The lifeboat under Coxswain Aidan Bates with four crew members on board immediately launched and made its way to the scene. Arriving on scene at 5:10 pm, the crew launched their Y-boat, transferring a crew member to the vessel to assess the situation. A decision was made to establish a towline and return the vessel and crew to the nearest port which was Kilmore Quay. At 5:22 pm with the towline secured the boats were underway.

The lifeboat crew member remained onboard the yacht for the passage back to Kilmore Quay, arriving safely back to the harbour at 8:00pm. The local Irish Coast Guard Unit provided assistance to the injured man.

The Kilmore Quay RNLI lifeboat crew involved in the call out were Coxswain Aidan Bates, mechanic Philip Walsh and crew members Trevor Devereux, Sean Furlong and Nigel Kehoe.

Published in RNLI Lifeboats
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Eleven-year-old Tommy Kehoe was one of around 60 sea swimmers who completed a fundraising challenge on the Little Beach in Kilmore Quay on New Year’s Eve in aid of the Co Wexford village’s RNLI lifeboat.

Organised by local women Melinda Kehoe, Grainne O'Brien and Simmi Duffin, the 20 Dips in December challenge saw local swimmers take part in, not one but 20 sponsored swims in the sea during the month of December.

The weather and sea conditions throughout the month were a key consideration for the swimmers. Even though there were some days where conditions did not allow for a dip, there were enough favourable days to allow for the challenge to be completed safely by the hardy swimmers.

Among them was Melinda’s son Tommy, who even fitted in a dip in the mornings before school. And his efforts have been well rewarded as so far he has raised €1,140 for the local lifeboat. Donations can still be made on the event’s JustGiving page.

Despite the challenges of the COVID-19 pandemic, fundraising in aid of Kilmore Quay lifeboat has taken place throughout the year as guidelines allowed.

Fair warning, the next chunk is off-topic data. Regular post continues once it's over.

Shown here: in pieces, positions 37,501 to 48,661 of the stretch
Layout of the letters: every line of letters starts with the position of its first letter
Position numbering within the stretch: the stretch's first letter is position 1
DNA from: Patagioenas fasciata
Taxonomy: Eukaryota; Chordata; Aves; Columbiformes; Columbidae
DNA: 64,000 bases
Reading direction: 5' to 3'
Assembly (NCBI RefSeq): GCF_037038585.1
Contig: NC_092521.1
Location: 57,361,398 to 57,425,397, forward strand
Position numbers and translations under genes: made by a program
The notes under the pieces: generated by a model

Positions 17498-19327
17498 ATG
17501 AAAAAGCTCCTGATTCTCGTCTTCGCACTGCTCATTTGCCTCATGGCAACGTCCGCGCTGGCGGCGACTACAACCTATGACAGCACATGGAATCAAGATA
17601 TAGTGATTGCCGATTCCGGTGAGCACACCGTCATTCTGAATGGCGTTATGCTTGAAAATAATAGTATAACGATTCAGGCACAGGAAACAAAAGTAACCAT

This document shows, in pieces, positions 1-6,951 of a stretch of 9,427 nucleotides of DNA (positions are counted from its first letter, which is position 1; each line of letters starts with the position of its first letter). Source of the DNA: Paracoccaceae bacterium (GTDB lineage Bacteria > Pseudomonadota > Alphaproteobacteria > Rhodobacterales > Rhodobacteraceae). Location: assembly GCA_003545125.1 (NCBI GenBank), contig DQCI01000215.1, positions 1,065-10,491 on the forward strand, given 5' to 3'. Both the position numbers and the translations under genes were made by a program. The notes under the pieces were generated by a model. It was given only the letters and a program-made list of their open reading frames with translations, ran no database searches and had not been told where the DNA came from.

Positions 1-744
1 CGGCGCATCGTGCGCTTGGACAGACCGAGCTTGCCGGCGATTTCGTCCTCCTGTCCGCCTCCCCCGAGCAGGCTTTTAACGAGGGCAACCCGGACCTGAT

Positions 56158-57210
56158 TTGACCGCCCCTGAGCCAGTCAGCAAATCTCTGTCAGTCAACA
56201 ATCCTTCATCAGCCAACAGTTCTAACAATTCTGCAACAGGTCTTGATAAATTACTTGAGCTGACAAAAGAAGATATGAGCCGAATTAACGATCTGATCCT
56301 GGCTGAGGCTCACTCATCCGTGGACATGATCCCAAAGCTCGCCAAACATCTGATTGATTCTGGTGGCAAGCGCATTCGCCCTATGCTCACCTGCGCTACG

Dedicated supporters of the RNLI in the area have organised walks, swims, cycles, vintage runs, online bingo, and head shaves among other activities, raising vital funds to maintain the charity's lifesaving services.

Speaking following the final swim on Friday, Kilmore Quay RNLI lifeboat operations manager John Grace said: “There is a fantastic community spirit here today. Tommy has raised an incredible sum of money for the RNLI, as have all the participants.

“We cannot thank everyone who took part and all who support Kilmore Quay RNLI throughout the year enough for all their efforts and generosity.”

Those taking part in the 20 Dips in December challenge swim regularly in the sea throughout the year. If you are considering doing so, please check out the safety tips on Swim Ireland’s website regarding winter swimming in Ireland or contact a local open-water swimming group.

Published in RNLI Lifeboats

Fethard RNLI joined Kilmore Quay’s coastguard unit in a multi-agency operation to rescue local residents trapped in their homes by heavy flooding on Christmas Day, according to RTÉ News.

It’s reported that a number of people in the village of Bridgetown were safely removed by lifeboat, while motorists who were either cut off by the flooding or trapped in the water were also assisted.

Wexford Civil Defence and Wexford Fire Service also joined in the rescue effort on Saturday 25 December, as Kilmore Quay Coast Guard acknowledged on social media.

Heavy rainfall delayed the arrival of the Waterford-based Irish Coast Guard helicopter Rescue 117 — and was also responsible for the erosion of bridges near Enniscorthy due to the swelling of the River Borough (Boro), a tributary of the River Slaney.

In a statement, Transport Minister Eamon Ryan said his department “will provide full support for Wexford County Council and other councils as they address and repair the damage caused by the flash floods”.

Published in Rescue

RNLI lifesavers from Dunmore East, Kilmore Quay and Rosslare Harbour to feature in new series of TV documentary Saving Lives at Sea

The volunteer lifeboat crews of Dunmore East, Kilmore Quay and Rosslare Harbour RNLI will be taking to the small screen on Tuesday 12 October as they feature in the eighth episode of the BBC TV series Saving Lives at Sea.